The UCL Practitioner
Wednesday, November 17, 2004
"New JAMS rule rejects ban on class actions"
Now that the UCL has been amended to require class certification (at least in cases filed after its effective date of 11/03/04), this story from Monday's Recorder is of interest. JAMS arbitrators will no longer enforce contractual arbitration clauses that ban class actions. The JAMS press release reads:
JAMS unequivocally takes the position that it is inappropriate for a company to restrict the right of a consumer to be a member of a class action arbitration or to initiate a class action arbitration. The implementation of this policy means that JAMS will not enforce these clauses in class action arbitrations and will require that they be waived in individual cases. JAMS hopes that companies that utilize consumer arbitration will remove class action preclusion clauses from their arbitration clauses, understanding that the inclusion of such clauses is an unfair restriction on the rights of the individual consumer.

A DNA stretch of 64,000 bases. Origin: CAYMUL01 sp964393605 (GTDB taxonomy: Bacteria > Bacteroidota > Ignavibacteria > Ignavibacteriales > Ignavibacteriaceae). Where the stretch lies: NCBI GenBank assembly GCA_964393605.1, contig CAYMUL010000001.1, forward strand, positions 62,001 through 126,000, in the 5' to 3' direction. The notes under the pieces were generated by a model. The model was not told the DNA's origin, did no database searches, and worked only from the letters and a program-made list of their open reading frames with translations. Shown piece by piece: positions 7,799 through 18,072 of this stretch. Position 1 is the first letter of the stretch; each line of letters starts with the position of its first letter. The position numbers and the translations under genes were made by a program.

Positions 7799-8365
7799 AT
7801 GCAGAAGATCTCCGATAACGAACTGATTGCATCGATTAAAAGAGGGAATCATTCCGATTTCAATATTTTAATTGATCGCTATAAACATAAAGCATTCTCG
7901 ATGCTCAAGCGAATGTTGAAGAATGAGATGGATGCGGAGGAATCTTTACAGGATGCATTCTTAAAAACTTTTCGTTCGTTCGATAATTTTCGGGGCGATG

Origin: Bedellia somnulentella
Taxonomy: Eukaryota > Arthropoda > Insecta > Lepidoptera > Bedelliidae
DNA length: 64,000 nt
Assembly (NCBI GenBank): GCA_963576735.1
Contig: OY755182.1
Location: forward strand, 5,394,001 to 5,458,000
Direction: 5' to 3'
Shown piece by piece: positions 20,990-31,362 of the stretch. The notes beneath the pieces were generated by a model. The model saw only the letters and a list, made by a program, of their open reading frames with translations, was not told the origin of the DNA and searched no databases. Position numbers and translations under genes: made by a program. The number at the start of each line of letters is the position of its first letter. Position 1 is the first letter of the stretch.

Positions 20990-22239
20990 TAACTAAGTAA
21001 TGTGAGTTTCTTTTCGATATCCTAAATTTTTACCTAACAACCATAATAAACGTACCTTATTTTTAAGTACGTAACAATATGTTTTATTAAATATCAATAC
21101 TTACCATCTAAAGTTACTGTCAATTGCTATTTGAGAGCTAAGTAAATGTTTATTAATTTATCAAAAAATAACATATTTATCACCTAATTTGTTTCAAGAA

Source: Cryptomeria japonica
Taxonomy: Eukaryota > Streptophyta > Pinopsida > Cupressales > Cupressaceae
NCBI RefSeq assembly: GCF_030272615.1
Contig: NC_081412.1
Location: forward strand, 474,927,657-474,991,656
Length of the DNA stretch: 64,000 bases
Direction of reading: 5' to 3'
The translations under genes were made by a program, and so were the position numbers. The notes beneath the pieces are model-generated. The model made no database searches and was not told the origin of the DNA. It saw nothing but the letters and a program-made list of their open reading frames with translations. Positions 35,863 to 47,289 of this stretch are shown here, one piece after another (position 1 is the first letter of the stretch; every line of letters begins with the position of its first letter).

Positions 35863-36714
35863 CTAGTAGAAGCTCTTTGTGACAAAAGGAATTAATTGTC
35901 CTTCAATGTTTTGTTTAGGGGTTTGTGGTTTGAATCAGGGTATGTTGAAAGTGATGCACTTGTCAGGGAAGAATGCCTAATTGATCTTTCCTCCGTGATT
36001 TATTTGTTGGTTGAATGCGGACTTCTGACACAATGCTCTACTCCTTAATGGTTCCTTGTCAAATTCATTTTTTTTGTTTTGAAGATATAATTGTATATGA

This is, as the Recorder notes, a victory for the plaintiffs' bar. The Recorder goes on to observe that the courts have not entirely resolved whether such contract clauses are enforceable. Decisions addressing this issue include Szetela v. Discover Bank, 97 Cal.App.4th 1094 (2002) and Ting v. AT&T, 319 F.3d 1126 (9th Cir. 2003).
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